1. "While Bob is correct..." blah, blah, some other stuff that doesn't in any way make Harold Meyerson (or the editors at WaPo) remotely reasonable in saying what he said: "87 percent of students come from households below the poverty threshold."

      Further, what you're saying doesn't make sense:

      "If government benefits are taken into account" those benefits increase people's resources, making it possible to live on a lower income level than would otherwise be true, not a higher level as you suggest.

      Also, Earned Income Tax Credit, not Employee Income Tax Credit.

  3. Somerby says:

    "How well do we progressives understand our cities if we think that 87 percent of Chicago students are living below the poverty line? *Why* do we think such a thing?" ["*"emphasis added]

    "How well do we understand American politics if we find ourselves rushing to advance that (politically dangerous) image? *Why* would we want to say that?" ["*"emphasis added]

    >>> whats the answers to your questions? why would "we" "want to say that" or "think such a thing", assuming we do? it sounds like you have a theory. expose it if you have confidence in it and feel it will assist the american discourse.

    1. I wonder whether you were among those who wanted "The Sopranos" to have a clearly defined ending ("Was Tony Killed?" "Or not?"). Did your teachers at school always give you the answers?
      There is an alternative: Think about it.

      Tweedle Dee

    2. this is a blog about a real life blood and guts society, not a fictional one (isnt it?). so no, there is some other reason for somerby to so often be cryptic. the idea that he is employing a literary device here is just a convenient excuse for something else which is really going on.

      it seems to me that when someone beats around the bush, it may be because he or she doesnt have a cogent thought . . . or he is embarrassed or scared to say what he thinks out loud -- possibly embarrassed or scared even though he truly believes what it is which he wont say.

      or, and this is what i believe to be somnerbys case, he could be leary to let on what he has really been talking about because he doesnt actually believe it himself. ah, but if he can keep the non-fitting final and key piece of the puzzle to himself, he wont then be found out to have been deliberately propagandizing all along. . . . and hopefully for somerby, the reader will self-propagandize in the direction somerby desires -- that tony was not killed, or whatever else somerby may want you to conclude on whatever subject.

      i see somerby as a deeply flawed 'teacher'. he seems incapable of keeping his biases from affecting his thought processes. generally what he says is forced justification of a reverse engineered bias – a bias he consistently conceals to some degree or other.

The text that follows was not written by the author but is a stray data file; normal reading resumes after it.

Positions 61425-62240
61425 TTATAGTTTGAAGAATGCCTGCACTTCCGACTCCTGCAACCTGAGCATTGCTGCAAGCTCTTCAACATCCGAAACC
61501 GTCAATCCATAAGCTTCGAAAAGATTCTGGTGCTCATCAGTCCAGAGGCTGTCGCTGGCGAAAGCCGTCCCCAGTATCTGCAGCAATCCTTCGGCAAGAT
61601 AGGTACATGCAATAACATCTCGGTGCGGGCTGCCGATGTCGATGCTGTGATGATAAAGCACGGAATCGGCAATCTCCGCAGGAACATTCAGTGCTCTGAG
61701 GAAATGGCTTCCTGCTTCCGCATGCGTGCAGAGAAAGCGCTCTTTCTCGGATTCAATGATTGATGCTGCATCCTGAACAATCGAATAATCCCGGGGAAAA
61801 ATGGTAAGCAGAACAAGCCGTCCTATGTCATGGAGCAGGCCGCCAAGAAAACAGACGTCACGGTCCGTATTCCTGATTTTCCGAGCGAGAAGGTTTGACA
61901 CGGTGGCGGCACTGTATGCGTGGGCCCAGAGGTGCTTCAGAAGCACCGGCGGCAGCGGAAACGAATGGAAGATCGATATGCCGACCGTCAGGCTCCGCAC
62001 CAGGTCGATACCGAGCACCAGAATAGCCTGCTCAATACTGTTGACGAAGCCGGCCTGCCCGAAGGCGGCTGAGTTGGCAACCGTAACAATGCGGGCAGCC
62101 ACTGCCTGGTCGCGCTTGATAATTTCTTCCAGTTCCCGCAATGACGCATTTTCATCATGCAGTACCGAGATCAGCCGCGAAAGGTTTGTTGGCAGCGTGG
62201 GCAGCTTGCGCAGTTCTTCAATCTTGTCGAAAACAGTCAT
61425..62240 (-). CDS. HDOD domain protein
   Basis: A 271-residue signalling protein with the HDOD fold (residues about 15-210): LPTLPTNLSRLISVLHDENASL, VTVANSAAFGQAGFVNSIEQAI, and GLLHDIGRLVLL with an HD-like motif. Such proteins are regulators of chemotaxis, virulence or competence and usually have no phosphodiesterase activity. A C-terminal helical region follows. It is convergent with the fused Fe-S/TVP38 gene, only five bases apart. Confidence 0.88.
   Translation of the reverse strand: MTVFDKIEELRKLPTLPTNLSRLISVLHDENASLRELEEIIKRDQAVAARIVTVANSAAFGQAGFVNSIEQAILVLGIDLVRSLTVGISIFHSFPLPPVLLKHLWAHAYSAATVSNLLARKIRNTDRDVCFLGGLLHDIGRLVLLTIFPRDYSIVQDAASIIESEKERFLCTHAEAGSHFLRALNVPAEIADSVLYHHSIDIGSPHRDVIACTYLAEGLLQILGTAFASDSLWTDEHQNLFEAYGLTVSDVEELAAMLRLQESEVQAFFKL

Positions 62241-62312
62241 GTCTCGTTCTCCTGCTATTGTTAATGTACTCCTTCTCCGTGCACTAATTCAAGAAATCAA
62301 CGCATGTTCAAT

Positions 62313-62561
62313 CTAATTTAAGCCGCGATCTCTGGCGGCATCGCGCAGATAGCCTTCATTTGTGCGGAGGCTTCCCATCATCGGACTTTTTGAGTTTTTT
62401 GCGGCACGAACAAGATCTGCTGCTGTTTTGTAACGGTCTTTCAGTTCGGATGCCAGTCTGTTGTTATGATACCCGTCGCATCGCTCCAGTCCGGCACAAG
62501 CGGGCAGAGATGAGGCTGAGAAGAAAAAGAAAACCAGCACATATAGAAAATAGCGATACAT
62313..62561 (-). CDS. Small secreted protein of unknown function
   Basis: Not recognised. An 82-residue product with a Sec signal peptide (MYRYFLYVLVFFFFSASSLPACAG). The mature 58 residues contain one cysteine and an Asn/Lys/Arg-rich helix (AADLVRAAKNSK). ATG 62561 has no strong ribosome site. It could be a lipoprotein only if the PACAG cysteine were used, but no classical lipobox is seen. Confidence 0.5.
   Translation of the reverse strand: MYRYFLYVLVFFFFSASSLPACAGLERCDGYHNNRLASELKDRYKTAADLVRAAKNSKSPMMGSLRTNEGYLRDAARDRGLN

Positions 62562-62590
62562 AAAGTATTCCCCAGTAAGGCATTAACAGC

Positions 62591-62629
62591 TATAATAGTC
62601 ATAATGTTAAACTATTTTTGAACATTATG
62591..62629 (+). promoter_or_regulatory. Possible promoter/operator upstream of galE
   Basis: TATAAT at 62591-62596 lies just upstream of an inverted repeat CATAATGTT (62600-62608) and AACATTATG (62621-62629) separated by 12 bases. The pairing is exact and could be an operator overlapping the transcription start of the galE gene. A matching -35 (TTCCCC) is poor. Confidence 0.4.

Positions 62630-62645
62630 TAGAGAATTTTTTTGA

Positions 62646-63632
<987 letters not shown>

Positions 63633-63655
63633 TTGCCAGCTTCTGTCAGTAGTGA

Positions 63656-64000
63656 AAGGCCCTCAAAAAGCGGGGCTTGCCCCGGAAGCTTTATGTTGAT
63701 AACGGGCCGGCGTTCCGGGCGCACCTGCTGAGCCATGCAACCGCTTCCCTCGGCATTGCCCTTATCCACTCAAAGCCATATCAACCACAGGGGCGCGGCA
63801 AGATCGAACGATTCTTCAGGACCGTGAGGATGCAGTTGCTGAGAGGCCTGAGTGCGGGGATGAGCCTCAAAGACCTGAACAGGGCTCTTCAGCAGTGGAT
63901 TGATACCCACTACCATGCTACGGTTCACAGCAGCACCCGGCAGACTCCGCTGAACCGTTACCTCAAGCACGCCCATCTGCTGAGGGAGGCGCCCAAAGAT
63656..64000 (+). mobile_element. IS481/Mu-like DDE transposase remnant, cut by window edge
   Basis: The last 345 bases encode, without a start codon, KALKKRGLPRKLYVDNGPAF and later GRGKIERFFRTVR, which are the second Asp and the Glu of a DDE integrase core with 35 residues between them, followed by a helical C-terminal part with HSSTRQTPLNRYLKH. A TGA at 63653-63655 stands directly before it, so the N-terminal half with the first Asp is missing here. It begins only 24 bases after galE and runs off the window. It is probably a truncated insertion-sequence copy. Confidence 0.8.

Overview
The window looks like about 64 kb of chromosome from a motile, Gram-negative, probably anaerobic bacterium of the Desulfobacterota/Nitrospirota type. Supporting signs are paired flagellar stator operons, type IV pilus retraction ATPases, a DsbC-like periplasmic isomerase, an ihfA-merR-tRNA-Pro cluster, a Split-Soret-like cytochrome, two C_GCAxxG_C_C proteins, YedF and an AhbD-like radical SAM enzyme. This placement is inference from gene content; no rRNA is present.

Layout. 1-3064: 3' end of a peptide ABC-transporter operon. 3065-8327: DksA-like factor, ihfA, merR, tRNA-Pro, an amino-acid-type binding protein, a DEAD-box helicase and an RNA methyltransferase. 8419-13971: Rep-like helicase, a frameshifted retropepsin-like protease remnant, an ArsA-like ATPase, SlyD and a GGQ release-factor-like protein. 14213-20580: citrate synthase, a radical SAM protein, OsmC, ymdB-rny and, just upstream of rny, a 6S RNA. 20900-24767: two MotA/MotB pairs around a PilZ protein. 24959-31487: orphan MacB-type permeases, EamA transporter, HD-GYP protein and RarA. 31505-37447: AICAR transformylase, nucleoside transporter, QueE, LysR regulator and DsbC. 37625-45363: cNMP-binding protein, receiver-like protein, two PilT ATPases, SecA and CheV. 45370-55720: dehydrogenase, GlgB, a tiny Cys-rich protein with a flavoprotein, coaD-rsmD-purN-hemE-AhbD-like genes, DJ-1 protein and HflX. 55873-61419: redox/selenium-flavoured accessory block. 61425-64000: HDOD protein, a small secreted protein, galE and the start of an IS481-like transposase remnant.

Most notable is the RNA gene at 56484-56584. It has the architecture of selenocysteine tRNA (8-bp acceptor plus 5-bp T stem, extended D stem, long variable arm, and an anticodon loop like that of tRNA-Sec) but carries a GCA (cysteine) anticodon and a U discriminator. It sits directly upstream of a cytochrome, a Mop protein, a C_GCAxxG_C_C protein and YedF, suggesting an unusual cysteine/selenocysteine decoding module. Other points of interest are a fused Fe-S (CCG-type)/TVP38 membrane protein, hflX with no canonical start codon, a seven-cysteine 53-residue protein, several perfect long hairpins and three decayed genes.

his writing reflects a possibly very high level of self involvement . . . which leaves him practically crippled when trying to discover and present the larger picture. . . . alternatively, the biases may not be his alone, but rather a mixture of his and others who he may possibly be in the service of.

      but to give him his due, he is good at what he does, such as it is.


  4. FYI - free lunches are available for incomes below 130% of poverty and reduced price lunches are available for incomes below 185% of poverty. http://www.gpo.gov/fdsys/pkg/FR-2012-03-23/pdf/2012-7036.pdf

    1. And I would argue that a household below 185 percent of the FPL is a "poverty household."

      They sure aren't living like the Romneys.

  5. Eligibility for free and reduced price lunches is a very crude proxy for family income that erases geographical distinctions (Appalachian Ohio versus Harlem) and differences between the chronic poor, working poor and newly poor. Rigorous research uses multiple measures such as actual income, maternal education and occupation, books in the home, etc. to get a more accurate picture of socioeconomic status. Getting it right matters a lot because of the high correlation of student failure with low socioeconomic status. Many states don't even distinguish between free and reduced-price lunches, yet this crude measure is dropped into all kinds of formulas that will determine school and teacher performance. As happens too often in education, we'd rather believe our preconceptions than actually know about the lives of these children. I think Somerby does his greatest service when he writes about education, which is the primary reason I read this blog daily.

  6. It's upsetting how "opinion makers and CEOs" are "everybody" who writes for corporate news. That's nothing close to everybody, or even the whole spectrum.